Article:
Hospitals at the frontline of healthcare job growth, accelerated by Medicaid expansion

by Wesley Brown ([email protected]) 254 views 

Editor’s note: This is the second of two stories about rising employment in Arkansas’ education and health services sector. Link here for the first story.

As Arkansas lawmakers prepare to take up the debate on Medicaid expansion in the upcoming special session next month, hospital administrators, executives and industry representatives are already dealing with the impacts of the state’s newly insured population.

According to Bob Sarkar, president of Arkansas Health Network, changes are seen at every level of hospital operations, from hiring doctors and nurses to enhancing recruitment efforts and finding IT personnel to handle the mountains of data on newly insured patients.

As the chief executive of physician’s network within the within CHI St. Vincent Health System in Arkansas, Sarkar is centrally involved in improving patients’ healthcare outcome, while controlling costs for doctors within the hospital group’s statewide system.

“Being in the frontline of care …, we are almost seeing a 10% increase in our patients just in Little Rock,” said the healthcare executive. “Our hospital beds are almost full, but if you research it – it is not just in Little Rock but across the state. And what is happening in Little Rock is happening across the rest of the country.”

According to state workforce statistics, there were 167,200 health care and social assistance jobs in Arkansas in December 2015, up 7,400 jobs compared to December 2014, and up an impressive 43% compared to the 117,000 jobs in December 2000.

In a wide-ranging interview concerning the myriad of growth challenges that Arkansas hospitals are facing, Sarkar touted recent statistics that support recent state and federal labor data forecasting health jobs will grow faster than any other sector over the next decade, adding 400,000 to 500,000 jobs to the U.S. economy each year.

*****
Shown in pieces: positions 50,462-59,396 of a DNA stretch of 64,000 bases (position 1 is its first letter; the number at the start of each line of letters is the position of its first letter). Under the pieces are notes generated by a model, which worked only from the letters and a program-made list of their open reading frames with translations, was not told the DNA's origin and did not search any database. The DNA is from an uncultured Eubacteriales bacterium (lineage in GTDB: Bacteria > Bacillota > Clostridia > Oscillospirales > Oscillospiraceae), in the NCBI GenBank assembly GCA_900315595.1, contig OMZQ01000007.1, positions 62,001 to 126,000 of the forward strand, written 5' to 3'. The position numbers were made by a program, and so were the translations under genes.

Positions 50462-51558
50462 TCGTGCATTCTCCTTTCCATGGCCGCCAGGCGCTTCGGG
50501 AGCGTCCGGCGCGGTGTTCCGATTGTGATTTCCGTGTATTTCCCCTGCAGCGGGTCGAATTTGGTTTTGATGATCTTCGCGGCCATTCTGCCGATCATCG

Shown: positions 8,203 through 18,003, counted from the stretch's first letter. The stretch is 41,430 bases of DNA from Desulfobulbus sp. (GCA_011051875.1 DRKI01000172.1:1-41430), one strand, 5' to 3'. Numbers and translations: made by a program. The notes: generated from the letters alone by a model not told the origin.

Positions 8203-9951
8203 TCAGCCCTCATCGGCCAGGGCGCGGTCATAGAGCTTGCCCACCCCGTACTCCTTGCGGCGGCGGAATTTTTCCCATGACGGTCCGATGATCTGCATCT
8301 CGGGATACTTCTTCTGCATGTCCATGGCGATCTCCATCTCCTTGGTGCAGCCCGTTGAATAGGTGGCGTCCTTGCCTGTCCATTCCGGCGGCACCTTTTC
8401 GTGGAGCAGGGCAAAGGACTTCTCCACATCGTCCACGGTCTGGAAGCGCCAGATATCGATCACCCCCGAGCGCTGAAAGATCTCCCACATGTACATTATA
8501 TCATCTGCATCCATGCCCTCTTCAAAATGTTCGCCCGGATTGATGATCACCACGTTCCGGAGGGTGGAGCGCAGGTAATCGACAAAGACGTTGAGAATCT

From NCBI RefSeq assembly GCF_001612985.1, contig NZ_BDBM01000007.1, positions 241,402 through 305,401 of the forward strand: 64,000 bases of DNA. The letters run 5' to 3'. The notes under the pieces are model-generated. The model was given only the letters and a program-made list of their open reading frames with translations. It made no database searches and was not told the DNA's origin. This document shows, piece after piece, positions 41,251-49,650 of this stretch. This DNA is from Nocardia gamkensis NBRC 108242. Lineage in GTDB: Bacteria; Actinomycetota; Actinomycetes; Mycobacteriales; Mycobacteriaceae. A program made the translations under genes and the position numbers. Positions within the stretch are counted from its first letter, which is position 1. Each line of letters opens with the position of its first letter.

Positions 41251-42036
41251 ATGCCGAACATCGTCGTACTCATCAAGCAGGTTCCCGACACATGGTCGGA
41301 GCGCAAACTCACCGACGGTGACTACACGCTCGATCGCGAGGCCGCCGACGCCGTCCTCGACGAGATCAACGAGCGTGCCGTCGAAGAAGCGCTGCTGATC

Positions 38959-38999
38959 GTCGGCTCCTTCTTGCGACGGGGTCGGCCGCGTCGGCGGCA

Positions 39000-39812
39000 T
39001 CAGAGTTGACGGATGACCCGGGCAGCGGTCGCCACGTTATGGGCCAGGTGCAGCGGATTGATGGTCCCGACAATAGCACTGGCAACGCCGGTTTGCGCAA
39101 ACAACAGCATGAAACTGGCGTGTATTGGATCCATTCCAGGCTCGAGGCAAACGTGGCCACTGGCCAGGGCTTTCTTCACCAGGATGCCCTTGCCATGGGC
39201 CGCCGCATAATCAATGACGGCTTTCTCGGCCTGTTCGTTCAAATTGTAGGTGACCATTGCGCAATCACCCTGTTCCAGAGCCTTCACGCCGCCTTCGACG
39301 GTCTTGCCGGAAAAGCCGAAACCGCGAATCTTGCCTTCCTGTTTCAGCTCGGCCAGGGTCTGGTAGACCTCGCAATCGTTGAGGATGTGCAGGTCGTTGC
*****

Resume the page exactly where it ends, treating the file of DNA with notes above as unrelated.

Sarkar mentioned a widely-cited study by the Kaiser Family Foundation from August 2015 showing the state’s private option expansion dropped the state insured rate among non-elderly adults from 27.5% to 15.6%, and led to a 55% drop in uncompensated care in the state’s hospitals between 2013 and 2014.

“That is very commendable from the perspective of patients who didn’t use to get health care coverage. We can directly attribute that to our 245,000 covered population through our exchanges under the Medicaid expansion,” Sarkar said “As a result, to support that kind demand in the market and our ministries, we have to have the right caregivers to support that demand.”

With Medicaid expansion now a reality in Arkansas and other 18 states in which Catholic Health Initiatives (CHI) operates, Sarkar said the nonprofit, faith-based hospital group has made considerable investments to improve its level of care and stay ahead of the patient “demand curve.” For example, CHI announced in early 2014 an ambitious companywide plan to invest $1.7 billion on strategic initiatives that included market expansion, a system wide information technology infrastructure and improved capabilities in areas such as virtual health, insurance products and clinically integrated networks.

In Arkansas, Sarkar said those investments in every area of the hospital group’s operations have been key in addressing the state’s growing high-risk population now accessing the healthcare system.

Paul Cunningham, executive vice president of Arkansas Hospital Association, said that group’s members at local hospital across the state are also now dealing with consumers brought into the healthcare system through Medicaid expansion. Cunningham said recent growth, as shown in state and federal job market data, can be directly traced to the fact that there are more people insured.

“That is bringing more people into hospitals on in inpatient and outpatient basis,” said the representative for the 86-year old state healthcare trade association. “The combination in Arkansas of what has been “private option,” and what hopefully turns into Arkansas Works has certainly paved the way for lot of people to access healthcare services who have not accessed it before.”

But beyond that, Cunningham said, the number of Arkansans who get healthcare insurance off the federal exchange has also increased demand for services, which eventually “takes you down the road of hiring more people.”

University of Arkansas for Medical Sciences Chancellor Dr. Dan Rahn said the state’s only academic health sciences center participates in the healthcare job market on three levels: as an educator, a health care provider and contributor to the state’s business community.

“That gives us a window into the existing areas of shortage in the state and what are projected to areas of shortage in the future,” he said.

On the educational side, Rahn said almost all of UAMS graduates get a job in their respective field at the time of graduation.

“The vast majority of them do that in Arkansas, and there is a demand of skilled individuals in the health profession across a very wide spectrum,” he said. “People think of primary care doctors, but really across a very wide spectrum in the industry there is more demand than supply.”